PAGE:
HUNDREDS OF ARMY DESERTERS ARRESTED; PROBLEMS REMAIN.
Publication: Monitor Volume: 5 Issue: 17
The Russian military prosecutor’s office announced yesterday that military authorities have arrested nearly 1,000 soldiers guilty of having deserted their military units. The announcement follows a major four-day military operation aimed at locating and apprehending deserters. According to Chief Military Prosecutor Yury Demin, the majority of those apprehended were found in the Urals, Volga, Moscow and North Caucasus regions. Demin said that military authorities would now continue their search for deserters on a long-term basis, and vowed that authorities would manage “sooner or later” to find “everyone who has evaded military service.” Demin provided no figures on how many deserters were actually on the loose in Russia today. He did say, however, that they numbered about 6,000 last year. An amnesty declared by the Russian State Duma reduced that figure by one-third, Demin claimed (Russian TV, January 22; Itar-Tass, January 25).
That amnesty has now expired. Apprehended deserters face prison sentences of up to five years. Previous Defense Ministry statements have suggested that there could be more than 40,000 deserters in Russia today. That figure, however, may include those who simply evade the draft. The Russian army drafts approximately 150,000 conscripts every six months. Because of a wide variety of available deferments–not to mention widespread draft evasion–less than 10 percent of Russian draft-age youth are inducted in each conscription period.
According to the Russian General Staff, the autumn 1998 draft period went rather well. The armed forces reportedly inducted 158,000 young men, 110,000 of whom went iton the army and navy. The 110,000 was enough to meet the military’s needs. The other draftees were sent to military units fielded by the country’s various security ministries, including the Federal Border Service and the troops of the Interior Ministry. The General Staff claimed that the quality of this year’s draft had even improved somewhat over past years (Nezavisimaya gazeta, January 20).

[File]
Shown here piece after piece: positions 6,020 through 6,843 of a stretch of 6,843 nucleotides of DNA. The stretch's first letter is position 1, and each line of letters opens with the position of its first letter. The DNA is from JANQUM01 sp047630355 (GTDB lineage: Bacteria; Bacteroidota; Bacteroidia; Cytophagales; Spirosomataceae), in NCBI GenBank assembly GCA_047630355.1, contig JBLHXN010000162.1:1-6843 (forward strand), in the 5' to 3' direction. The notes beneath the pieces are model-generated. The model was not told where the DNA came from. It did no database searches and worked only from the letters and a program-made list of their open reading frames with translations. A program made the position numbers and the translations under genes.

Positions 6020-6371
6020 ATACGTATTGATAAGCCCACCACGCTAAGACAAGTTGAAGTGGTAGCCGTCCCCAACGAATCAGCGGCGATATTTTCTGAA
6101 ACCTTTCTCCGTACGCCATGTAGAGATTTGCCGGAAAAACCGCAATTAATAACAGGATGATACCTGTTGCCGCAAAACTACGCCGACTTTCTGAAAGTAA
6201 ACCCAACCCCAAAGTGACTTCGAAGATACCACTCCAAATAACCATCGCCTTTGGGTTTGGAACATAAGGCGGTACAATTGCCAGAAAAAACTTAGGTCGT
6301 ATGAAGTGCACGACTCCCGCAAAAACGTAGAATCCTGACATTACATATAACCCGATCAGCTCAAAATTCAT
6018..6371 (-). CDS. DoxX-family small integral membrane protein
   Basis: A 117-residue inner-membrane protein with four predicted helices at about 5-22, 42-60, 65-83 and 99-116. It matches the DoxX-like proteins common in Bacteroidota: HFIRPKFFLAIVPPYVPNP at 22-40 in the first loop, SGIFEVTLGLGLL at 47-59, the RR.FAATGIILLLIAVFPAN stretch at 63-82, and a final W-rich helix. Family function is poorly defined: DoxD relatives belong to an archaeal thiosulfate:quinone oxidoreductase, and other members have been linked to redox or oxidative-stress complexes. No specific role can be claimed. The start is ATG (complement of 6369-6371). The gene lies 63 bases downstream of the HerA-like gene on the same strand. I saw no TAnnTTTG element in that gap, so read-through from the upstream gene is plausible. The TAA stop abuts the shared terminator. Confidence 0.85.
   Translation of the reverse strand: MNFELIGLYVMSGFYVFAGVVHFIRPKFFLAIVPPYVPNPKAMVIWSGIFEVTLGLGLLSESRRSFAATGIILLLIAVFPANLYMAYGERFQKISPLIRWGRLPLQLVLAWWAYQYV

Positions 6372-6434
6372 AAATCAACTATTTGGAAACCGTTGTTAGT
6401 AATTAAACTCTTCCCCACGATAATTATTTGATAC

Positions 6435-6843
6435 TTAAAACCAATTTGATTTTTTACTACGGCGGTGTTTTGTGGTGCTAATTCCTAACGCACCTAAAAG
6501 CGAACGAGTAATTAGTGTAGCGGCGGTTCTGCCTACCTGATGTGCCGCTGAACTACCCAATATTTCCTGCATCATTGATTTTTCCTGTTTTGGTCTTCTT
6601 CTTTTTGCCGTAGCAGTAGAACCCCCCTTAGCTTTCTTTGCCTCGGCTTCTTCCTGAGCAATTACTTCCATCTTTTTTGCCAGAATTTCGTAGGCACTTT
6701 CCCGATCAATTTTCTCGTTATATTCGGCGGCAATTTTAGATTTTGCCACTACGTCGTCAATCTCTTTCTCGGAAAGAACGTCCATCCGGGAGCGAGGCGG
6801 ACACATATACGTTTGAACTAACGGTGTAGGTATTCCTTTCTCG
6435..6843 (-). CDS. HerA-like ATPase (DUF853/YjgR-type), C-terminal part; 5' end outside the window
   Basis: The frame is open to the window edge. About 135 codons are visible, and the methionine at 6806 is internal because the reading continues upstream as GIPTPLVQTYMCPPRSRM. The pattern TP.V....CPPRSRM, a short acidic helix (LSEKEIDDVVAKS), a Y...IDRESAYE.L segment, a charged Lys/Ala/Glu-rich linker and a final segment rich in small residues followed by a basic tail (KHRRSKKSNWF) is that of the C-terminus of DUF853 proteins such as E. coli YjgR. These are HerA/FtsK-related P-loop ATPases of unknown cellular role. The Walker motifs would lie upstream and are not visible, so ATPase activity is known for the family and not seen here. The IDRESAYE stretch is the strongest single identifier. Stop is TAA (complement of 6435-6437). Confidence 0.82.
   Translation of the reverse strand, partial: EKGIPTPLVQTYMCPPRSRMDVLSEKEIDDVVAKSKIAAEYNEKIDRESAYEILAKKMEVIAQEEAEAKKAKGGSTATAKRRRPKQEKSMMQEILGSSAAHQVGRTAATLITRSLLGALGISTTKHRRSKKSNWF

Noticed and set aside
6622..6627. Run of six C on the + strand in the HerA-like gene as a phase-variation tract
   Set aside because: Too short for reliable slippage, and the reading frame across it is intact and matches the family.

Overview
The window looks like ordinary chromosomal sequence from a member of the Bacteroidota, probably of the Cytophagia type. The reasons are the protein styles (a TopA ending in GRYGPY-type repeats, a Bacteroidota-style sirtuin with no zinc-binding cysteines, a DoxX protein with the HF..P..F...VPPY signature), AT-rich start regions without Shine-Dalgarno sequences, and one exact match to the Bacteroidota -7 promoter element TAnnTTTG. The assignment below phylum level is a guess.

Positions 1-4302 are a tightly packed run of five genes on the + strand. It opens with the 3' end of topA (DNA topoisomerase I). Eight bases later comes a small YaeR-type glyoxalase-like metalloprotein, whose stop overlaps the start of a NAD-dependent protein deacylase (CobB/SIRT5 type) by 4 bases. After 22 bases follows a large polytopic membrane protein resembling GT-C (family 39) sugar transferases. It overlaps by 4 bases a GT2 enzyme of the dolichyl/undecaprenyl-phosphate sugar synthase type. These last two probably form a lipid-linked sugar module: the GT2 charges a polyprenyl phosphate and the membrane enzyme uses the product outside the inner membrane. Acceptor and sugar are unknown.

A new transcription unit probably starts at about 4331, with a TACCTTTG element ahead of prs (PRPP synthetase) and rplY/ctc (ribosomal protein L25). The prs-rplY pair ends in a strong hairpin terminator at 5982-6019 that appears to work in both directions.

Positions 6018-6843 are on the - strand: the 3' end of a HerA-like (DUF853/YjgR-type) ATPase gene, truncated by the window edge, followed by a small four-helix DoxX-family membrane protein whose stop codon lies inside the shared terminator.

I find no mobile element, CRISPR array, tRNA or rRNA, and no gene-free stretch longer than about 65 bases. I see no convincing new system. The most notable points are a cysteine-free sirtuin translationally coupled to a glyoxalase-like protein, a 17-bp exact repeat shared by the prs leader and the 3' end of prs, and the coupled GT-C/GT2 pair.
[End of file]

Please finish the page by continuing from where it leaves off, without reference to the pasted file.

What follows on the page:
Even if the General Staff claims are true, however, the Russian military continues to face monumental morale and personnel problems in both its conscript and professional forces. Defense Ministry statistics released at the close of 1998 revealed, for example, that crime and suicide rates in the armed forces continue to rise, while the number of noncombat deaths–a major problem for more than a decade now–has declined only slightly. Approximately 500 servicemen were killed on active service in 1998, the Defense Ministry said, compared with 600 in 1997. More than 800 soldiers, meanwhile, were said to have died in off-duty incidents in 1998, compared with approximately 1,000 in 1997. The number of suicides had reportedly risen to approximately 350 last year. Some 60 percent of those committing suicide were officers (AP, Russian agencies, December 1).
Statistics, however, cannot fully reflect the horror which military service has become for many Russian young men. Declining military budgets and a more general demoralization of the armed forces has greatly worsened what were already substandard living conditions for many of Russia’s soldiers. Brutality in the barracks–a feature of the late Soviet period–also continues to take its toll on Russian conscripts, while Defense Ministry efforts to address such problems have generally been inadequate. The result has been a series of widely publicized incidents in recent months–some of them involving the death or murder of conscripts–which have further discredited the military leadership and reinforced fears among those being asked to serve in Russia’s armed forces (Nezavisimaya gazeta, December 23; Washington Post, December 29).
RUSSIAN MILITARY REPORTER FACES TREASON CHARGES.